MESSAGE FROM THE DIRECTOR
Stan Gerson, MD
Director, Case CCC
I would like to update the membership on a number of initiatives that have recently taken place in the Cancer Center. Each of these changes was discussed at our recent External Advisory Board meeting and each met with their approval.
Developmental Therapeutics Program
Yogen Saunthararajah has assumed the position of co-Program Leader of the Developmental Therapeutics Program with Afshin Dowlati. Yogen is a Professor of Medicine at CCLCM and Associate Staff in the Department of Hematologic Oncology and Blood Disorders at the Cleveland Clinic. He is active in drug development, having successfully brought combination oral THU-decitabine, for more effective in vivo non-cytotoxic epigenetic-differentiation therapy of malignant and benign diseases, through the NIH RAID program. This combination drug is now in clinical trials. Combining oral decitabine with an inhibitor of cytidine deaminase, the enzyme which rapidly inactivates cytidine analogue drugs, facilitates epigenetic treatment goals by extending the Tmax of decitabine for S-phase dependent DNMT1-depletion without the high Cmax that causes off-target anti-metabolite effects and cytotoxicity. This combination drug also enables decitabine pharmacologic activity in cytidine deaminase rich organs such as the liver (a sanctuary site for cancer cells from cytidine analogue treatment effects), an important consideration in treating cancer.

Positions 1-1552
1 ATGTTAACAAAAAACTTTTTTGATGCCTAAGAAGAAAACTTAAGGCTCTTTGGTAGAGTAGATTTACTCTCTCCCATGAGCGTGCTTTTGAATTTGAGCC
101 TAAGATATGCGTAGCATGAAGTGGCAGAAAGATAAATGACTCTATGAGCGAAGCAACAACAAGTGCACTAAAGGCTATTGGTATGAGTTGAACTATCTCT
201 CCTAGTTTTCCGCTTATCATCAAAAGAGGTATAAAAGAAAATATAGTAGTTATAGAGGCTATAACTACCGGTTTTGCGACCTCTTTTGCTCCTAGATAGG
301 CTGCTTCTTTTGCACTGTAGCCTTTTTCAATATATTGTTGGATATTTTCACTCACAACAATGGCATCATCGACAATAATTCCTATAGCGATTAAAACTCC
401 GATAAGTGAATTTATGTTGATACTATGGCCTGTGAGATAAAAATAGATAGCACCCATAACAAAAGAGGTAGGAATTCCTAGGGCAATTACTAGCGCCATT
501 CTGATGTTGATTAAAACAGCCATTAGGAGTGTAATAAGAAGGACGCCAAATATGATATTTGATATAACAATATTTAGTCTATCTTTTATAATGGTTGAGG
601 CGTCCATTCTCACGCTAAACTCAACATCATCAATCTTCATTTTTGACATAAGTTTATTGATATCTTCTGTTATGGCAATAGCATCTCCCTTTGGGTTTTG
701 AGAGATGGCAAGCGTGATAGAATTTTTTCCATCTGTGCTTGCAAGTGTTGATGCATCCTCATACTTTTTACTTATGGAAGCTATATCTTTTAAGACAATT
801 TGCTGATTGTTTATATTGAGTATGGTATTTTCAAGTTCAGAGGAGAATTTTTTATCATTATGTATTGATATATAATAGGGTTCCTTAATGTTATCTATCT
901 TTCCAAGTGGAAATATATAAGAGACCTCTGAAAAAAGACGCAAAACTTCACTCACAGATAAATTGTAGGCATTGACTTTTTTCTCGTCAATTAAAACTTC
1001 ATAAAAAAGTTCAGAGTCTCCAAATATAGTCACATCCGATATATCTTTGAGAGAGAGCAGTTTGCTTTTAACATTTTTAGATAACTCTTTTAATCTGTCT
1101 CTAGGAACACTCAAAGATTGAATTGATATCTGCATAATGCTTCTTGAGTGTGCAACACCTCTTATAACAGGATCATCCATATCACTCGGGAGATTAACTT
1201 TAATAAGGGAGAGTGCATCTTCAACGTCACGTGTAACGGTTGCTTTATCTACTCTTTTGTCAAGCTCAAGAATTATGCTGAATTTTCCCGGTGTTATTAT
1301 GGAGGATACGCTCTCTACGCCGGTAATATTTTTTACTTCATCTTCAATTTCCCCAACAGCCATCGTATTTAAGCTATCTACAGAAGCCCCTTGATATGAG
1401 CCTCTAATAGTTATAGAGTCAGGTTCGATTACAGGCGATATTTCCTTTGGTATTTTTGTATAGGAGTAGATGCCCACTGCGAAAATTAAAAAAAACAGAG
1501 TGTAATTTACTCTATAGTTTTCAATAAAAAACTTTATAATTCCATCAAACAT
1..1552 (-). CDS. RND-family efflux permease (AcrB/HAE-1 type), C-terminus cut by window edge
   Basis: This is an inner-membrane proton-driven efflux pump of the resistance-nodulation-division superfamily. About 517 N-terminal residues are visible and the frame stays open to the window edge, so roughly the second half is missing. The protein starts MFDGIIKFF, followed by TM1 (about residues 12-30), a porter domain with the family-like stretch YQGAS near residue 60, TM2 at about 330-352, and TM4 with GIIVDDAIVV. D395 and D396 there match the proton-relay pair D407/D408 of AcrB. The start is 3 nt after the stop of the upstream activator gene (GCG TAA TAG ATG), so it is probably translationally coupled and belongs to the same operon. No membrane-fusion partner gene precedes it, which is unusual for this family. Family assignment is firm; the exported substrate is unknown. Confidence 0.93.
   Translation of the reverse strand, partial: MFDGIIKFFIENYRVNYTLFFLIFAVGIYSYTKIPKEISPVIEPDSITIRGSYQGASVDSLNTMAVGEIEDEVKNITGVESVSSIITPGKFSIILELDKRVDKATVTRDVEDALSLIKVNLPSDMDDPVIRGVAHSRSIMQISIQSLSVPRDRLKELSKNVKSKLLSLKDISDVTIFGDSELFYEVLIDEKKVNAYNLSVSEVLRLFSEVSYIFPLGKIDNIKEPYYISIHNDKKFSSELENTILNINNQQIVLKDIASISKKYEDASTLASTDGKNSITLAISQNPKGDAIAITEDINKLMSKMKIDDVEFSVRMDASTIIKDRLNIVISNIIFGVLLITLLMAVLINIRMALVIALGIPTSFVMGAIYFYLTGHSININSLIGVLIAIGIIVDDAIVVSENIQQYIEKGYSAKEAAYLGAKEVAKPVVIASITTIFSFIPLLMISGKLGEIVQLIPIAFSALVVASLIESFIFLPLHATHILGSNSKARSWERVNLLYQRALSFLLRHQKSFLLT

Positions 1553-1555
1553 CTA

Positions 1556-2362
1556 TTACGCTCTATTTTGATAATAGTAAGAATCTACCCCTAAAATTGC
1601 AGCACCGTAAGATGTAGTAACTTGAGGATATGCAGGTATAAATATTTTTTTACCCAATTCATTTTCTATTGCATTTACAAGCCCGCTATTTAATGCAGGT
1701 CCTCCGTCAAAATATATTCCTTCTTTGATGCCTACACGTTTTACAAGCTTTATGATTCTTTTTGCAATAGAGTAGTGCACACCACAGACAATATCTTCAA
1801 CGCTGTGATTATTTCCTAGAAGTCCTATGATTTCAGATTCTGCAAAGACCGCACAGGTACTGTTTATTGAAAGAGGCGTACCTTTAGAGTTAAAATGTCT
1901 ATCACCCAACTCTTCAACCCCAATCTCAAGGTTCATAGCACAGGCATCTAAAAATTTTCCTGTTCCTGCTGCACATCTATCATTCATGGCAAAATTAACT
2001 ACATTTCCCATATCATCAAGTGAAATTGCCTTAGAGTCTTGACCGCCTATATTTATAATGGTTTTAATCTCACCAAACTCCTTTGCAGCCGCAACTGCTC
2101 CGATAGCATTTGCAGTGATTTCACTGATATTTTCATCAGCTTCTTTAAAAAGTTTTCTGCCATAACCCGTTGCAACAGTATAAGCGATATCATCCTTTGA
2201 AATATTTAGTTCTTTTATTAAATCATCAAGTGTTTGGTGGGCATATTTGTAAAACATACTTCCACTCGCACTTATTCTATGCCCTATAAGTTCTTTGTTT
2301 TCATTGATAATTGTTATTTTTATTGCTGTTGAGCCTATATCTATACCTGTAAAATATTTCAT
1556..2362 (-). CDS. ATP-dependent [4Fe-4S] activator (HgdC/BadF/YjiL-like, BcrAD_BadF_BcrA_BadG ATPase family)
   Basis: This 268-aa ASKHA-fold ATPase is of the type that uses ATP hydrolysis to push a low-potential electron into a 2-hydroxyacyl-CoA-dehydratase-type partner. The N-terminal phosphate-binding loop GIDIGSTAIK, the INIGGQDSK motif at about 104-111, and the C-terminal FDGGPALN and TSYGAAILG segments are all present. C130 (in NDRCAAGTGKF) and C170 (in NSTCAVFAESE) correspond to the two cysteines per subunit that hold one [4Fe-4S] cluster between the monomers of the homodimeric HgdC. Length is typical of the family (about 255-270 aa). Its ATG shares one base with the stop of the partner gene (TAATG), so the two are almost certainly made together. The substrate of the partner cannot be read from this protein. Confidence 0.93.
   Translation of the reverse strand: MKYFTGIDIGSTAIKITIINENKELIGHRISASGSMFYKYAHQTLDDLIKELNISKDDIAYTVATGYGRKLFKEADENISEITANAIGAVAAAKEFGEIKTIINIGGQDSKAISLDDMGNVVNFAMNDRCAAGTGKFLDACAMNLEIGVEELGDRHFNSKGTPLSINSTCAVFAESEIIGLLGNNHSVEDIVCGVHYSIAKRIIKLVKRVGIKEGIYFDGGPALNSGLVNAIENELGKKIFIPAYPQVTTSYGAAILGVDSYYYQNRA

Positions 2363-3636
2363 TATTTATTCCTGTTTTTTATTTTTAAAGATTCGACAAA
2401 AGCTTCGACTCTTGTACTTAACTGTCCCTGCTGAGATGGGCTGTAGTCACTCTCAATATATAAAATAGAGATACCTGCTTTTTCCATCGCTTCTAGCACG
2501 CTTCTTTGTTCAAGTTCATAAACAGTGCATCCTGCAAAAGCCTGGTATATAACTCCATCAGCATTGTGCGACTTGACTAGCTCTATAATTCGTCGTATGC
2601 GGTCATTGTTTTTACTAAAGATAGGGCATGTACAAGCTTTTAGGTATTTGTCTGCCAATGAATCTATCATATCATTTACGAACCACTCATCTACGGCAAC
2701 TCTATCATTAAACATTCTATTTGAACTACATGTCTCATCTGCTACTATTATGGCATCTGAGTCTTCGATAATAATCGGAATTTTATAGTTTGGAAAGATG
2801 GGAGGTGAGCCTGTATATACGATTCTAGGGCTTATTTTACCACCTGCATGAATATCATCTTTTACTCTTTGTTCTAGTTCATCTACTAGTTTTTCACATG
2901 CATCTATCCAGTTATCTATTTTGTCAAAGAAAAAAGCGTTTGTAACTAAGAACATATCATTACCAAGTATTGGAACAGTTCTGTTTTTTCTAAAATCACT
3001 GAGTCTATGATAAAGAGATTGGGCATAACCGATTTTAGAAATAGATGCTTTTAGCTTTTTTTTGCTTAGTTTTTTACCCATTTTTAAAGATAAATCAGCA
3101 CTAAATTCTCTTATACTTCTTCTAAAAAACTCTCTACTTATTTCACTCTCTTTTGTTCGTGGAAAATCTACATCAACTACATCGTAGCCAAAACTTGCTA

Yogen will work with program members to facilitate the identification of lead compounds in drug discovery for investigators with a novel molecular target. He will also advise on drug development through preclinical in vivo models that phenocopy human disease, a crucial step needed to attract NIH or venture capital support for IND-enabling studies, which has emerged as a major institutional interest and strength. Coordinating these efforts in the Cancer Center will allow us to continue to be at the forefront of innovative drug development for cancer applications.
I wish to thank Ernie Borden for his leadership of the Developmental Therapeutics Program. He will continue to be a member of the Developmental Therapeutics Program and will contribute to the melanoma research efforts, the development of phosphatase inhibitors, and will advise members on clinical trials applications. Ernie also continues as editor of Seminars in Oncology.
Basic Science Consolidation
As we continue to evolve the focus of our scientific programs in the Cancer Center, we decided to consolidate our basic science programs into a single Basic Sciences Program (final name to be determined) and a new Breast Cancer Program. This reorganization reflects the mission of the Cancer Center to promote scientific discovery towards disease-based research and evaluation in preclinical and clinical research settings, which ultimately lead to changes in patient care. A close interface between basic science discoveries and disease-based impact reflects a dynamic tension between discovery and application.